by Dave Senf
Note: All data except for Minnesota's PMI have been seasonally adjusted. See the feature article in the Minnesota Employment Review, May 2010, for more information on the Minnesota Index.
The Minnesota Index, after shifting into high gear in December and January, has downshifted during the last two months. The index advanced 0.2 percent in March, matching February's pace. The unemployment rate inched down and manufacturing hours spiked, but the index was held back by declining employment. The index, which is a monthly measure of economic activity in the state, increased 1.1 percent in the first quarter compared to 1.0 percent during the first quarter last year.
The U.S. index increased 0.3 percent for the third month in a row in March, pushing U.S. economic growth over the first quarter up to 0.8 percent. Minnesota's index, after running ahead of the national index for most of the last half of 2012, has slipped slightly behind the national pace over the last two months. Minnesota's economy, as measured by the index, is up 2.9 percent from a year ago while the U.S. economy is up 2.8 percent.
Minnesota's Wage and Salary Employment dipped for the first time in eight months, slipping 0.2 percent in March. Goods-producing industries added 400 jobs while service-providing industries combined to cut 5,600 positions leaving a net job loss of 5,200. Job cutbacks were highest in Educational and Health Services, Leisure and Hospitality, and Government. Trade, Transportation, and Utilities, Construction, and Professional and Business Services were the only sectors to expand payrolls in March.
March's employment drop may be only a seasonal adjustment glitch arising from the colder than normal weather. The usual warmer weather hiring uptick may have been partially shifted to April and May. Minnesota's unadjusted over-the-year job growth slipped to a still robust 1.7 percent. Minnesota job growth exceeded the national rate for the third straight month as jobs nationally were 1.5 percent higher in March than last year.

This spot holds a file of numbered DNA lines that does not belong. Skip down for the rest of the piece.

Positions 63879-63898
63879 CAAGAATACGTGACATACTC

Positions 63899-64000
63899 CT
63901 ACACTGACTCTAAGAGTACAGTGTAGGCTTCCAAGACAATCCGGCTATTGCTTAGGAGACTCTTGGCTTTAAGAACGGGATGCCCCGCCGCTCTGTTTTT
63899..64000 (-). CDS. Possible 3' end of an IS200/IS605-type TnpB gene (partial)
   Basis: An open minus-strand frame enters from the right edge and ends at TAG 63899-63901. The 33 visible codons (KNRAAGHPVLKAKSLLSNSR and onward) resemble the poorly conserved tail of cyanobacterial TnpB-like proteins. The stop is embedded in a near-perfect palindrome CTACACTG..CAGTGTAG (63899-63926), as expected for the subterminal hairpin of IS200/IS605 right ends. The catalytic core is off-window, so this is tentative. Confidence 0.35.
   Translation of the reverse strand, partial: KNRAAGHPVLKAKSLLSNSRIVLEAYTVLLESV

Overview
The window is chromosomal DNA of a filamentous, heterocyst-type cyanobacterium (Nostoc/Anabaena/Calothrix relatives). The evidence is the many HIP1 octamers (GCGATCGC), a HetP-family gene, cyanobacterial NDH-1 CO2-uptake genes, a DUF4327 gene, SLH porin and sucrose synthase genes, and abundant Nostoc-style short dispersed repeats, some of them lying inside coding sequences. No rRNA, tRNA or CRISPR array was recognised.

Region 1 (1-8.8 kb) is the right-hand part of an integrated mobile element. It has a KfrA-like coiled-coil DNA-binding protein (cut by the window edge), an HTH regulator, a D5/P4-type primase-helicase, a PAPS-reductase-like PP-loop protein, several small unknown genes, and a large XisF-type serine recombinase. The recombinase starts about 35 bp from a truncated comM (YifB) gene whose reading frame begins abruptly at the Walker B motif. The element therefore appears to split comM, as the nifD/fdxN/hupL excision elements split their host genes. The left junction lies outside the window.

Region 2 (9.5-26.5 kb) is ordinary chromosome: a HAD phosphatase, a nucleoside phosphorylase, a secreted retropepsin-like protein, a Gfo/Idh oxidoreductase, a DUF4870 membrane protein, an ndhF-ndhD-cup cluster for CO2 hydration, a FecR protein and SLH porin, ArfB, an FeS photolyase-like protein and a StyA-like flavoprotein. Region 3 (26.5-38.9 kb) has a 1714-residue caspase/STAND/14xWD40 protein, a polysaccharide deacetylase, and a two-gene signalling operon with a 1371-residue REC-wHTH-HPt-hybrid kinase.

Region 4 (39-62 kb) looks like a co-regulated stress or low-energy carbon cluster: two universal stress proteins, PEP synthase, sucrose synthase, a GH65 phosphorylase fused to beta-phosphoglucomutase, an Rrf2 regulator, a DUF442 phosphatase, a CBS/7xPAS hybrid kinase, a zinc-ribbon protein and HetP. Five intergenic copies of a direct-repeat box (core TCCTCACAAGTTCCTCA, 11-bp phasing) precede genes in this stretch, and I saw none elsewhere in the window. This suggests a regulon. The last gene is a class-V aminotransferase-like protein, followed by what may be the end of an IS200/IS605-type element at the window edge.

Minnesota's adjusted online Help-Wanted Ads stumbled for the second straight month, siding 3.5 percent in March. U.S. help-wanted ads were also down for the second consecutive month with ad levels sliding 3.1 percent from February. The consecutive monthly drops in Minnesota's online job advertising is the first since the middle of 2009 right before the bleeding of jobs during the Great Recession ended. The drop in total employment and in online help-wanted ads were the only two negative indicators in March.
Minnesota's Purchasing Managers' Index (PMI) reversed a two month slide in March, jumping to 55.2. The positive reading points towards a pickup in manufacturing activity in Minnesota in the months ahead. The employment component of the index has been above 50 for five months now suggesting that manufacturing hiring should pick up over the next few months. Manufacturing payrolls expanded by 2.7 percent in 2011 but only 1.6 percent last year. Minnesota manufacturers have recovered only 18,000 of the 50,000 lost during the Great Recession.
Adjusted Manufacturing Hours spiked up for the second time in three months in March pushing factory hours to their highest level since January 2012. March's 41.1 factory workweek is another sign that Minnesota's manufacturers are ramping up production. The longer workweek is another good indicator that hiring may be on the rise over the next few months.
Adjusted Manufacturing Earnings were up for the third straight month in March boosted by the longer workweek. March's average earnings of $818.06 is the fattest paycheck in 28 months. Average manufacturing earnings after adjusting for inflation were 3.8 percent higher than a year ago.
The Minnesota Leading Index, which skyrocketed up to its highest level since 1997 in January, has come back down to earth during the last two months. March's 1.68, however, is still a bullish sign for Minnesota's economy over the next six months. If the 1.68 reading is accurate and the economy remains strong through the second half of 2013, Minnesota may end the year with its largest GDP expansion since 2000.
Adjusted Residential Building Permits rebounded in March, climbing 15.9 percent. Optimism and confidence in the home building industry continues to gain momentum as a shortage of home listings in the face of rising demand has home buyers turning to new home construction.
Adjusted Initial Claims for Unemployment Benefits (UB) inched upwards in March but remained relatively low, suggesting that the layoff rate remains subdued. Unadjusted initial claims are down 1.4 percent from last year, indicating that job growth is likely to rebound over the next few months as the weather warms up.